×
Newsmax TV & Webwww.newsmax.comFREE - In Google Play
VIEW
×
Newsmax TV & Webwww.newsmax.comFREE - On the App Store
VIEW
Chauncey W. Crandall, M.D., F.A.C.C.

Dr. Chauncey W. Crandall, author of Dr. Crandall’s Heart Health Report newsletter, is chief of the Cardiac Transplant Program at the world-renowned Palm Beach Cardiovascular Clinic in Palm Beach Gardens, Fla. He practices interventional, vascular, and transplant cardiology. Dr. Crandall received his post-graduate training at Yale University School of Medicine, where he also completed three years of research in the Cardiovascular Surgery Division. Dr. Crandall regularly lectures nationally and internationally on preventive cardiology, cardiology healthcare of the elderly, healing, interventional cardiology, and heart transplants. Known as the “Christian physician,” Dr. Crandall has been heralded for his values and message of hope to all his heart patients.

Tags: heart failure | blood pressure | ejection fraction

What is Congestive Heart Failure?

Dr. Crandall By Wednesday, 23 June 2021 04:36 PM Current | Bio | Archive

Congestive heart failure, which is commonly called simply “heart failure,” is a condition that occurs when the heart becomes weak and unable to pump enough blood to the body. This forces the heart to overwork, leading to a process called “remodeling,” which over time enlarges and makes it even weaker.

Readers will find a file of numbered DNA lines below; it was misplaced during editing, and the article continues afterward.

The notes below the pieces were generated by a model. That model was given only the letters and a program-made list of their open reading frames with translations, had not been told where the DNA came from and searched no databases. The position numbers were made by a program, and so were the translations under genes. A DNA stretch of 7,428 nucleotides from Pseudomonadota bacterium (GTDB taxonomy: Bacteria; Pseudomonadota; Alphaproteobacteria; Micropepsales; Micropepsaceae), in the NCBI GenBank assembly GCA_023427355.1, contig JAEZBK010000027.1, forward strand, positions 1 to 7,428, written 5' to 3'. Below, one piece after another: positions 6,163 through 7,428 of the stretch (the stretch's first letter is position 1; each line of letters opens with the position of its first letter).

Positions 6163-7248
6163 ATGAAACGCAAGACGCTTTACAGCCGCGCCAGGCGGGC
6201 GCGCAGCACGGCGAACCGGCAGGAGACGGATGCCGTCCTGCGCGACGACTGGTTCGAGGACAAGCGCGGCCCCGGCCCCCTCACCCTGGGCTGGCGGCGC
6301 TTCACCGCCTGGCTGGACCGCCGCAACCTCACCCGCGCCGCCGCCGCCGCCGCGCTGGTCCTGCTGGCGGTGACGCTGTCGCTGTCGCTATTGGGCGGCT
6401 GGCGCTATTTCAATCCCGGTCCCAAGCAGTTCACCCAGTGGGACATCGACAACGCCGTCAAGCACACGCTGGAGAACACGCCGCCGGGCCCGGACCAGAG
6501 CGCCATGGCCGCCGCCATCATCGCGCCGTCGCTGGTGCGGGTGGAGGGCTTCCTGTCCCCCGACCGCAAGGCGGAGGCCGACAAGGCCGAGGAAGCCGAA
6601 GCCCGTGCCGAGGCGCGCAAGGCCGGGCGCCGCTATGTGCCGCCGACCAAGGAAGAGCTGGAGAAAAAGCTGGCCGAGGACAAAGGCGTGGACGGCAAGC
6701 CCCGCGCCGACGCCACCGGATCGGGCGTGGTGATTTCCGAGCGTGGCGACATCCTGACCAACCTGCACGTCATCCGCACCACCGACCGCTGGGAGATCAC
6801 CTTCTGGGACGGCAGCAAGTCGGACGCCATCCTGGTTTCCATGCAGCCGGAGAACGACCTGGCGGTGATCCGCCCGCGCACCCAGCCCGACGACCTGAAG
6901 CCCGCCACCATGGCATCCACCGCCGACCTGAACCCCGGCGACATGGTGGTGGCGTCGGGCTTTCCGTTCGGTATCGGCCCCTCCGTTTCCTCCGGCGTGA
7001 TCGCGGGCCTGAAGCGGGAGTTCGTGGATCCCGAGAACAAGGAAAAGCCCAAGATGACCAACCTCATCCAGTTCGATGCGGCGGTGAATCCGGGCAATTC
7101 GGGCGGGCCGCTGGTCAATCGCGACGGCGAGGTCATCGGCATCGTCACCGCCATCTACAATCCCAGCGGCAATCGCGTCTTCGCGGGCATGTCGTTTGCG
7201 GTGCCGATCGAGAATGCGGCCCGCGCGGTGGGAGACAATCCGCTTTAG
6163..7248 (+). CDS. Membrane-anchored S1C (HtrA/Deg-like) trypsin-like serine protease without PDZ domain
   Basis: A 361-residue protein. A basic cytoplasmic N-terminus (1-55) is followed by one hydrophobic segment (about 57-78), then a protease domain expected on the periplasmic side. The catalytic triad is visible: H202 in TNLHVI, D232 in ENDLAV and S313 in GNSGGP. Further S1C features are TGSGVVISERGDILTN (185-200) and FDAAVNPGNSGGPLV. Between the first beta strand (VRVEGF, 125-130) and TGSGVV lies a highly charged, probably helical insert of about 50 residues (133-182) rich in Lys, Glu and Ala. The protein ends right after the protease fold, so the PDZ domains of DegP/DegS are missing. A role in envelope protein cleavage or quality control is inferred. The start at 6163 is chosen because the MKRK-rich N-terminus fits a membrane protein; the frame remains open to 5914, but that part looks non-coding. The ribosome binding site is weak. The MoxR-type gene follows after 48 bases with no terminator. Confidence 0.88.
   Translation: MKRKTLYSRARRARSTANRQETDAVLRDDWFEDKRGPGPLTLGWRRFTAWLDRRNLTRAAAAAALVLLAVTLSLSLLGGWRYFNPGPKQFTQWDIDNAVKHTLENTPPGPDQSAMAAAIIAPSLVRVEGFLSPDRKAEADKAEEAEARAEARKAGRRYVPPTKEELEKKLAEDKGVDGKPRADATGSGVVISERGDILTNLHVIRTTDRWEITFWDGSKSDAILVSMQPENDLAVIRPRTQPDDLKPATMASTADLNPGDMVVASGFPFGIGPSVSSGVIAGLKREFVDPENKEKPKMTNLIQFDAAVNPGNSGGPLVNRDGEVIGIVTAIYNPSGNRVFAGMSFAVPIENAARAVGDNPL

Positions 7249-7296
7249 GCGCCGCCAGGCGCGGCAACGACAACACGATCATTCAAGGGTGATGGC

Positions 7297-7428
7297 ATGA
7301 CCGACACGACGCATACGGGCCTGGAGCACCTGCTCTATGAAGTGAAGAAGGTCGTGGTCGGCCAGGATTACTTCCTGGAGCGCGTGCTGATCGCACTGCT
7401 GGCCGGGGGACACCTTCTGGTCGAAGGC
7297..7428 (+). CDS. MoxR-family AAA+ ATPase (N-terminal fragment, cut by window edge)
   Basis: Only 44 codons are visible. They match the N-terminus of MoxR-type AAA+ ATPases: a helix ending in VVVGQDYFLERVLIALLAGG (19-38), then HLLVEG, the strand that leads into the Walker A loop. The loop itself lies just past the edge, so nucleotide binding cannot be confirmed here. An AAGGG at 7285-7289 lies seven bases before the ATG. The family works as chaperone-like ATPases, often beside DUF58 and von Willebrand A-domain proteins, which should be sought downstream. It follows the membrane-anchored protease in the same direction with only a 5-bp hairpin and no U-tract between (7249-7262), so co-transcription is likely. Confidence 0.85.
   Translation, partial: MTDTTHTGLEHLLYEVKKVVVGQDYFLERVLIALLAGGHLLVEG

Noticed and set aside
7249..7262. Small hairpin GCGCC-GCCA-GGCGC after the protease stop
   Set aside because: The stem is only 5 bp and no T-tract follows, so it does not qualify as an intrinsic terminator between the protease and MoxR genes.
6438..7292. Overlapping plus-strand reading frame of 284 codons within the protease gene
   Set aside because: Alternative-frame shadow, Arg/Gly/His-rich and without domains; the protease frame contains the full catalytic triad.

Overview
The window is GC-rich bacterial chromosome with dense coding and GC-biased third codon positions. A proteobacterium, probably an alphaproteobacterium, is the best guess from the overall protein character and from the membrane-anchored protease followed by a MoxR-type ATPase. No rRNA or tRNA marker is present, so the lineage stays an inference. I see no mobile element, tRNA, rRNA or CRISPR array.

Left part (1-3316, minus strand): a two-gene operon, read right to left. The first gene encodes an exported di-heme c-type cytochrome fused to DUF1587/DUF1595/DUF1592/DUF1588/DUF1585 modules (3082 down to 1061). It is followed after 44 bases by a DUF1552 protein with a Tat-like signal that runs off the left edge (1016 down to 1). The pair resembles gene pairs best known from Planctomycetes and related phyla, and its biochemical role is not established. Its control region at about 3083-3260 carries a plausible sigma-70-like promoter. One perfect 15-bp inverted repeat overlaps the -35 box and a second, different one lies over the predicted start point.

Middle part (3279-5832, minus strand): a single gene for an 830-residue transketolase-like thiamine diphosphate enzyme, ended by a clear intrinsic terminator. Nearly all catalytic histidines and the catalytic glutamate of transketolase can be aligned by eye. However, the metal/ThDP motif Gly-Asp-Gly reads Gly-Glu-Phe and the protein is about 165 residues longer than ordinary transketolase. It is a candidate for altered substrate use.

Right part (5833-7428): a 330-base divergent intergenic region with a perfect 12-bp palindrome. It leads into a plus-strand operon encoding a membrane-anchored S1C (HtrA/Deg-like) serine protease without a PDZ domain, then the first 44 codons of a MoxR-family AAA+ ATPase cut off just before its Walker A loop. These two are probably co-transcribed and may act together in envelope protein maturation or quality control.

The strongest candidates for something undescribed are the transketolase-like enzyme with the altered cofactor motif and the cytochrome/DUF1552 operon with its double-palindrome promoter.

The result is that blood backs up into the lungs and fluid builds up in the body, making the heart work even harder.

There are two types of heart failure that may require different treatments, so getting the correct diagnosis is important.

Diastolic heart failure occurs when the heart’s left ventricle (its main pumping station) becomes stiff and can’t pump out enough blood. In this case, while less blood is pumped, the heart’s pumping ability — called ejection fraction — is generally preserved.

Systolic heart failure occurs when the left ventricle becomes weak, usually because the heart has become enlarged. Because of this, the heart muscle can’t contract the way it should, and its ability to pump blood to the rest of the body is hampered.

Systolic heart failure is generally more serious, and it occurs most often in men. Diastolic heart failure occurs more often in women.

© 2021 NewsmaxHealth. All rights reserved.


Dr-Crandall
Congestive heart failure, which is commonly called simply “heart failure,” is a condition that occurs when the heart becomes weak and unable to pump enough blood to the body.
heart failure, blood pressure, ejection fraction
196
2021-36-23
Wednesday, 23 June 2021 04:36 PM
Newsmax Media, Inc.
Join the Newsmax Community
Read and Post Comments
Please review Community Guidelines before posting a comment.
 
Find Your Condition
TOP

The information presented on this website is not intended as specific medical advice and is not a substitute for professional medical treatment or diagnosis. Read Newsmax Terms and Conditions of Service.

Newsmax, Moneynews, Newsmax Health, and Independent. American. are registered trademarks of Newsmax Media, Inc. Newsmax TV, and Newsmax World are trademarks of Newsmax Media, Inc.

NEWSMAX.COM
© Newsmax Media, Inc.
All Rights Reserved
NEWSMAX.COM
© Newsmax Media, Inc.
All Rights Reserved